This is the scene when an astronaut sees Earth up close for the first time in almost four months.


Anatoly Ivanishin exits the Soyuz spacecraft. (NASA/Bill Ingalls)

And this is Russian cosmonaut Anatoly Ivanishin sliding out of the Soyuz MS-01 spacecraft that delivered him to a remote steppe in Kazakhstan on Sunday morning (local time). He and fellow astronauts Kate Rubins of NASA and Takuya Onishi of the Japanese Aerospace Exploration Agency arrived safely after a 3½-hour journey from the International Space Station — and 115 days in space.


The space station’s Expedition 25 crew sits inside the Soyuz Descent Module. They are getting ready to return to Earth.
(NASA)

“I'm kind of reluctant to close the hatch,” Ivanishin said during a ceremony Friday when he handed command of the space station to U.S. astronaut Shane Kimbrough. “The time is very special here. ... I didn't have time to know what's going on on our planet, and maybe it's for the better. On the space station, you live in a very friendly, very good environment.”

The next day, Ivanishin, Rubins and Onishi clambered into the tiny Soyuz descent module for their trip home. Its quarters are very tight.

As the Soyuz rocketed toward Earth, search-and-rescue helicopters fanned out around the landing site, waiting for the craft to come into view.

Just before 10 a.m. local time, the Soyuz deployed its parachute and drifted out of the morning sky.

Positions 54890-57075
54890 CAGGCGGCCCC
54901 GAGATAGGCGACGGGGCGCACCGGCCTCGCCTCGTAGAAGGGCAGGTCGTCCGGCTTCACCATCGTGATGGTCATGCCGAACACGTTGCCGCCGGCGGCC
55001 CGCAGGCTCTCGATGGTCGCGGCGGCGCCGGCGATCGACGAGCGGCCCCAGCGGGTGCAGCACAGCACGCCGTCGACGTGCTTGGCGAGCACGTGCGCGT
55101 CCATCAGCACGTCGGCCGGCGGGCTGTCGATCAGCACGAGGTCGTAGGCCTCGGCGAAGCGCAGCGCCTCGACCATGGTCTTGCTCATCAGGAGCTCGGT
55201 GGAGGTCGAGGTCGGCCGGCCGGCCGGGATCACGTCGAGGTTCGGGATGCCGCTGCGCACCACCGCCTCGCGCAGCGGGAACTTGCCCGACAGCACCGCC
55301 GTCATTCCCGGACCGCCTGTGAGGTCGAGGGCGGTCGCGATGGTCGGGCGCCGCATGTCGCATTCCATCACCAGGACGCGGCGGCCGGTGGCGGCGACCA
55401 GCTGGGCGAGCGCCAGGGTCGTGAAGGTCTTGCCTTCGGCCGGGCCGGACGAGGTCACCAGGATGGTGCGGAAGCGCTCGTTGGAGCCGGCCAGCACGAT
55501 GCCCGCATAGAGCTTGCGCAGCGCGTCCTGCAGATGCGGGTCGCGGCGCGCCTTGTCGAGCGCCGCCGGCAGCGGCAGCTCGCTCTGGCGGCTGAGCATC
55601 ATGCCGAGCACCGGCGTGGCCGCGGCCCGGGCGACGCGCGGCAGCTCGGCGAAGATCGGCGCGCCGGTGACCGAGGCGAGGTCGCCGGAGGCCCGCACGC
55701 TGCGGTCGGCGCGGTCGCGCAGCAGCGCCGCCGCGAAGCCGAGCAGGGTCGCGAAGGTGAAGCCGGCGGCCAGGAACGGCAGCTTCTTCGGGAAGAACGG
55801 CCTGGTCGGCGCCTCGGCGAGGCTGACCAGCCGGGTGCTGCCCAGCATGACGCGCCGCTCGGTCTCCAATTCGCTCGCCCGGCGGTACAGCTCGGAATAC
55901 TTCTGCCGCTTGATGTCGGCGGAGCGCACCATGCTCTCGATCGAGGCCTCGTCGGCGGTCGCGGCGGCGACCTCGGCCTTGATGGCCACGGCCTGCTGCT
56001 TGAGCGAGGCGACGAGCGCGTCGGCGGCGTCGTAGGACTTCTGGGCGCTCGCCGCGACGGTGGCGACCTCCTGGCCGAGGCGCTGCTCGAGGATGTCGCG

The Soyuz floats down to Earth. (Bill Ingalls/NASA)

After it hit the ground, rescuers opened the hatch and helped extract crew members via ladders and slides. The craft landed upright, which made the process quicker then when a craft lands on its side.


Russian rescue crews prepare to open the hatch of the Soyuz capsule. (Bill Ingalls/NASA)

NASA astronaut Kate Rubins is helped out of the Soyuz spacecraft minutes after landing. (Bill Ingalls/NASA)

After several months in microgravity, the astronauts must adjust to having weight again. The three were carried around and confined to wheelchairs while their bodies began to remember what it is like to feel the pull of Earth's gravity.


Anatoly Ivanishin of Roscosmos is carried into a medical tent. (Bill Ingalls/NASA)

Rubins, who has a degree in molecular biology, became the first person to sequence DNA on the ISS in the summer — demonstrating that it's possible to examine the genetic material of living organisms while in space. That's important for researchers who are seeking to understand how space travel might affect astronauts's DNA. Such sequencing in space also makes it easier for scientists to diagnose a bacterial infection or identify a microbial threat on the space station.

Rubins performed two spacewalks, an experience she told NPR was “more awesome, amazing and terrifying than you can possibly imagine.”


Expedition 49 crew members NASA astronaut Kate Rubins, left, Russian cosmonaut Anatoly Ivanishin of Roscosmos, center, and astronaut Takuya Onishi of the Japan Aerospace Exploration Agency are seen at a welcome ceremony at the Karagandy airport in Kazakhstan on Sunday. (Bill Ingalls/NASA)

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